With the UK leaving the European Union and the US cutting its corporate tax rates, the changing business landscape holds both opportunities and challenges for Ireland’s life sciences sector.
For decades, Ireland has cemented itself as a major pharma and biopharma manufacturing hub, spurred by low corporate tax rates, and a highly skilled workforce. Its language, proximity to Europe and its membership of the common market have also boosted multinational investment.
On the other side of the Irish Sea, the results of a controversial referendum taken in 2016 means the UK is set to leave the European Union next year. Brexit has been predicted to stall investment in the UK, and the uncertainty has already seen firms either pulling projects or looking at alternative ways to access the common market. It has also led to the planned relocation of the European Medicines Agency (EMA) from London to Amsterdam, The Netherlands.
Rory Mullen, VP in IDA Ireland’s Life Sciences sector, expressed his regret towards the UK’s decision but said Britain’s loss could turn out to be Ireland’s gains.
“The UK is our closest ally and our biggest partner in Europe and we’re very sorry to see them leave the European Union. On most issues, we’re on the same side of the table with the UK and we would very much prefer if they would reconsider their decision on that and remain an integral part of perhaps a reformed EU,” he told BioProcess Insider, as part of the BPI Theater at BIO in June.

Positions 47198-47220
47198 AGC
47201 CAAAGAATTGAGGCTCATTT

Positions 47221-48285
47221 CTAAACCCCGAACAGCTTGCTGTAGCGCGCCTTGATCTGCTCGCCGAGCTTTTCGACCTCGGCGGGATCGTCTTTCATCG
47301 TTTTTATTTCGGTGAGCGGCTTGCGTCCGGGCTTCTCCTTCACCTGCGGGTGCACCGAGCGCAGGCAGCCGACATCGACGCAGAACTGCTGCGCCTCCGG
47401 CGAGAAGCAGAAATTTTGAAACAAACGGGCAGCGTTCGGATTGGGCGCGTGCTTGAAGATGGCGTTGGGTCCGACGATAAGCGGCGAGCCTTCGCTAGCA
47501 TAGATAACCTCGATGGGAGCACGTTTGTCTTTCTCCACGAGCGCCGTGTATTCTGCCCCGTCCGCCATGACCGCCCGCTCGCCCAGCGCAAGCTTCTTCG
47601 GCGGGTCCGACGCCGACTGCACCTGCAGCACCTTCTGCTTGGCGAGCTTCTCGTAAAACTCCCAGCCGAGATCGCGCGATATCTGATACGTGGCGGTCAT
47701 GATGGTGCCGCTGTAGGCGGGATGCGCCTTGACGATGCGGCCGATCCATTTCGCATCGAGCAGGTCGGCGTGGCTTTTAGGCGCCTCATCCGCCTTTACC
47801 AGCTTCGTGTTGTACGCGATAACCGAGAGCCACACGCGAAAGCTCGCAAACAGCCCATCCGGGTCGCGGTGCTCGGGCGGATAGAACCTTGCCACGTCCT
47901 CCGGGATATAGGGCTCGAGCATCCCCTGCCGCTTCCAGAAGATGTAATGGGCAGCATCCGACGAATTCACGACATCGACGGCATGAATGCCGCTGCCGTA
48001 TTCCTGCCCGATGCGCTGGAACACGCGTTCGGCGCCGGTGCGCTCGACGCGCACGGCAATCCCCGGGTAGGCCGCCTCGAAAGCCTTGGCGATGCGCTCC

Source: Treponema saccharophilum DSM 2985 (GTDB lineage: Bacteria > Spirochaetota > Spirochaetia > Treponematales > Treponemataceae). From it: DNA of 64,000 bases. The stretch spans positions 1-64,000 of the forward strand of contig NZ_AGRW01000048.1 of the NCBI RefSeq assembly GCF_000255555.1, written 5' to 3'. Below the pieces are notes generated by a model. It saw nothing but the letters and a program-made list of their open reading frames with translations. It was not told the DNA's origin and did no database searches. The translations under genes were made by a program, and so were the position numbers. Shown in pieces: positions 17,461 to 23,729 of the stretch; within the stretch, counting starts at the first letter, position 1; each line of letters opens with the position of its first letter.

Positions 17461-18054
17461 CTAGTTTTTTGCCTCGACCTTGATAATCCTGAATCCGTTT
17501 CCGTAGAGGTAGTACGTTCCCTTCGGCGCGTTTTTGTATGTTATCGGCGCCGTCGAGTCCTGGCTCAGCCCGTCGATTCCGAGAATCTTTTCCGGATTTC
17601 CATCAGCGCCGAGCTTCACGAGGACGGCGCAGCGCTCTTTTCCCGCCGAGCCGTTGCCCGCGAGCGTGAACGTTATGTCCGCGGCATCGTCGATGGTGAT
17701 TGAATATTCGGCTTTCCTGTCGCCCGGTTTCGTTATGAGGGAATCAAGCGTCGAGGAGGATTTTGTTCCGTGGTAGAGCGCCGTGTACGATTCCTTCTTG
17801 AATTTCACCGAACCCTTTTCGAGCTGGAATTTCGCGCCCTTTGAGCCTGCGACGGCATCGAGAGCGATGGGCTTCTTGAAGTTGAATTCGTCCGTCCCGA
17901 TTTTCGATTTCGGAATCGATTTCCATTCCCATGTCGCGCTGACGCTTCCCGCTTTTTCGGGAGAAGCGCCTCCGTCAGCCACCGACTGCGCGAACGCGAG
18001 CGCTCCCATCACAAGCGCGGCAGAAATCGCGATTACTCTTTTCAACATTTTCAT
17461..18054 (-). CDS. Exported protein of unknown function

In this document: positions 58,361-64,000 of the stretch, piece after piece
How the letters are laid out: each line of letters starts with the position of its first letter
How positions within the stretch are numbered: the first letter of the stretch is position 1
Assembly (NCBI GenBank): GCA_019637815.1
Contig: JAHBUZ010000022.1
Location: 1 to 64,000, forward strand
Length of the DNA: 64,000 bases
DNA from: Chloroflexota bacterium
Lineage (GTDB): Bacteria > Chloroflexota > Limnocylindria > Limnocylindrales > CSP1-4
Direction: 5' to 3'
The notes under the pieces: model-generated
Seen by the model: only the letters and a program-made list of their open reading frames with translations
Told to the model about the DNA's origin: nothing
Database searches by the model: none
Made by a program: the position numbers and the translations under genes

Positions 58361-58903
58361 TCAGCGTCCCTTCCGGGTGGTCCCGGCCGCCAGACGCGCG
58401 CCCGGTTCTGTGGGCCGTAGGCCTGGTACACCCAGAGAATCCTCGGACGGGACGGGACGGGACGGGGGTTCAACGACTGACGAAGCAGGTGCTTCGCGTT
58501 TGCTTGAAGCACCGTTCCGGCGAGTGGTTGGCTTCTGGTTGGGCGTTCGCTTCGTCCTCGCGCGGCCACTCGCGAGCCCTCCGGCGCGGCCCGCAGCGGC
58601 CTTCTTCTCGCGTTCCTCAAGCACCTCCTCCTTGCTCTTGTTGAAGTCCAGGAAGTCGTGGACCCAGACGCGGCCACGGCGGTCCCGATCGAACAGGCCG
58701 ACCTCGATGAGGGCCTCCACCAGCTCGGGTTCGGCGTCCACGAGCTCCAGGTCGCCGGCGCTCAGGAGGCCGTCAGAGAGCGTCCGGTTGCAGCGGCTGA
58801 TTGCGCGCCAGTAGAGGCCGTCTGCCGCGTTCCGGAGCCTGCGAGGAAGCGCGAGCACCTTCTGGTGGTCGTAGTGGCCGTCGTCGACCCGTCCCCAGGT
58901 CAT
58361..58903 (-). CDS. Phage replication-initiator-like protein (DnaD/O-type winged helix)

The prospect of Brexit has already created several investments for Ireland in the pharma sector, something Mullen said will continue going forward as firms working within “regulated industries, where companies need absolute certainty as to their capability to provide services across the EU,” look to secure access to the common market.
“We’ve seen a lot of [opportunities from] UK centric service providers, CDMOs, and packagers. There has been announced investments from PCI services in Drogheda; Almac, the large northern Ireland CDMO which is part of the UK has opened a sister site now in Dundalk, south of the border; Wasdell, one of the largest independent secondary packagers, again who are UK centric are now opening a site in Ireland.”
Ireland to ‘Sharpen its Pencil’
As opportunity knocks from Brexit, Mullen remained more cautious as to events in the US, where the corporate tax rate has been cut in efforts to reinvigorate domestic manufacturing, challenging Ireland low rate of 12.5%.
“We’re seeing the US maybe feature where it didn’t really before. We’re going to have to sharpen our pencil to ensure that we can compete.”
Last year, Eli Lilly stalled plans to expand a facility in Kinsale, County Cork, driving fears Ireland had fallen victim to a preference for Donald Trump’s ‘America First’ policy.
But Lilly eventually approved its Irish expansion, and investment has continued to pour into Ireland. Mullen cited multi-million dollar projects by Takeda, WuXi Biologics and MSD (known as Merck & Co. in North America) as all being post-US tax cut investments.
“I think they demonstrate that we still are competitive and tax is a part of the value proposition but it is only part,” he said.
“It is the business-friendly environment, availability of people, and people who are the heads of manufacturing, the heads of tech and the heads of policy are very happy to establish an operation [in Ireland].”